Corrupt leadership was a consistent target in Jesus’s teachings. Stories about a compassionate Samaritan, an unjust judge, and rich men who mistreated the poor represented criticism of the behaviors of leaders of his time. But the point was made more directly in Mathew’s Sermon on the Mount when he pointed consistently to actions expected of those following God’s rules. The expectation was summarized at the end of the sermon by distinguishing between good trees and bad trees that are known by the fruit they produce. What better way for Jesus to say that actions and their consequences are more important than claims based on blind faith.
Conservative evangelical leaders should have joined public demands for changing at least the three unjust policies I mentioned, but they remained silent or echoed the misinformation and attacks emerging daily from the administration. They remain satisfied with the way their hero is defending their faith by appointing politically motivated judges and oppressing the civil liberties of their opponents in the name of religious freedom as defined by evangelical conservatives.
An Emerging Counterattack
In the final months of 2019, Speaker of the House Nancy Pelosi, a devout Roman Catholic, began to lead an impeachment inquiry. In public statements she repeatedly emphasized her prayers on behalf of President Trump and her prayerful reluctance to go beyond investigations to launching impeachment. Her resistance was overcome by the events brought to light by the complaint of a whistle blower within the intelligence community that became public in September. As congressional Republicans and political appointees defended the president, career diplomats and White House officials stepped forward to testify despite direct threats from President Trump.
In the American constitutional system, setting one’s own rules is prohibited when it becomes criminal or when public officials set themselves above the law and the constitution they swore to uphold. This issue has become the basis for the counterattack against Trumpism.
Speaker Pelosi stepped up to fulfill her constitutional duty by leading a counterattack based on evidence and values, not political calculation. Even when the executive branch refused to cooperate at all, witness accounts of corrupt actions at the expense of an ally under attack by Russia began to emerge. The single piece of evidence released by the White House, the record of a phone call, provided direct evidence of wrongdoing that would be amplified and further verified by nonpolitical career officials telling what they knew.
As the House of Representatives looked into dealings with Ukraine, President Trump continued setting his own rules by deserting Kurdish allies to be slaughtered by Turks and Russians. Retired admirals and generals are expected to remain non-political, but Admiral William McRaven decided to join those speaking against violation of essential values. Writing in the New York Times, he complained:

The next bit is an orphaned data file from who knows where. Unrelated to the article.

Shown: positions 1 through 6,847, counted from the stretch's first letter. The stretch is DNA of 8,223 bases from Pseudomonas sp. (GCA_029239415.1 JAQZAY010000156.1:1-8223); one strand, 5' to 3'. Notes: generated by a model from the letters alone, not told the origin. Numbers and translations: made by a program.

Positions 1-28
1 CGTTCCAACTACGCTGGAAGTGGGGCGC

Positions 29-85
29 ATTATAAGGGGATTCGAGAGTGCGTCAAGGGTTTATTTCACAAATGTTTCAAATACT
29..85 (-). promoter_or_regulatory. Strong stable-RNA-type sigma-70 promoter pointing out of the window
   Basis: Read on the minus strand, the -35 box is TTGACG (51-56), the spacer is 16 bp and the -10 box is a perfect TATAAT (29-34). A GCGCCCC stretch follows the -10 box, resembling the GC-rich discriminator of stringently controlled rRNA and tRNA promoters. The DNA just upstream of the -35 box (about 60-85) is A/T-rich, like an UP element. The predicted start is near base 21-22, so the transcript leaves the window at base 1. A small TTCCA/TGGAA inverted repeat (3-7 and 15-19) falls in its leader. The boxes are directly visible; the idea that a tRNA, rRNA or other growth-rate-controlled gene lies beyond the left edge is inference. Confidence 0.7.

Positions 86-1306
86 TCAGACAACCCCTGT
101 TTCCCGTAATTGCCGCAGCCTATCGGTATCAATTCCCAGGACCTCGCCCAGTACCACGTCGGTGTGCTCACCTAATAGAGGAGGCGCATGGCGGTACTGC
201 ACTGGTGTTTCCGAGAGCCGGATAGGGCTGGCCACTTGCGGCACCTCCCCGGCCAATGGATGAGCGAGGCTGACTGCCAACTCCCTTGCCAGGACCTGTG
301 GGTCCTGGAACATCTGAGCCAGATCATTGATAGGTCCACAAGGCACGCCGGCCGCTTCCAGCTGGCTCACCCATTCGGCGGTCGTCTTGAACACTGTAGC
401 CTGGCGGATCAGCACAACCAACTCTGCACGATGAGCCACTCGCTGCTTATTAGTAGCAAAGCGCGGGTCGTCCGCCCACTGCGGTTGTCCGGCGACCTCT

But, if we don’t care about our values, if we don’t care about duty and honor, if we don’t help the weak and stand up against oppression and injustice – what will happen to the Kurds, the Iraquis, the Afghans, the Syrians, the Rohingyas, the South Sudanese and the millions of people under the boot of tyranny or left abandoned by their failing states? If our promises are meaningless, how will our allies ever trust us? If we can’t have faith in our nation’s principles, why would the men and women of this nation join the military?
Admiral McRaven was not speaking to defend Christian values. Duty and honor are patriotic values motivating the witnesses before the House Intelligence Committee and the words of Admiral McRaven. The examples set by those witnesses and Admiral McRaven demonstrate that a time has arrived when values must be acted upon.
Truth and values are being tested against denials based on blind faith. Conservative evangelical Christians remain silent or openly support a lawless president. Duty and honor are military values that are not specifically Christian. But what about defending the weak, standing against oppression, and fighting injustice? Those values derive from the rules Jesus found in scripture and described as essential to God’s Rule.
A prayerful Christian is guiding the House deliberations in response to a president who sets his own rules. All Americans, and especially Christians, should join in praying for an outcome that will reassert truth and justice over propaganda and blind faith.
Billy Graham, Just As I Am: The Autobiography of Billy Graham (New York: HarperOne, 1997), 137-140.
William H. McRaven, “Our Republic Is Under Attach From the President,” New York Times, October 17, 2019, https://www.nytimes.com/2019/10/17/opinion/trump-mcraven-syria-military.html?smid=nytcore-ios-share.
Source by Edward G. Simmons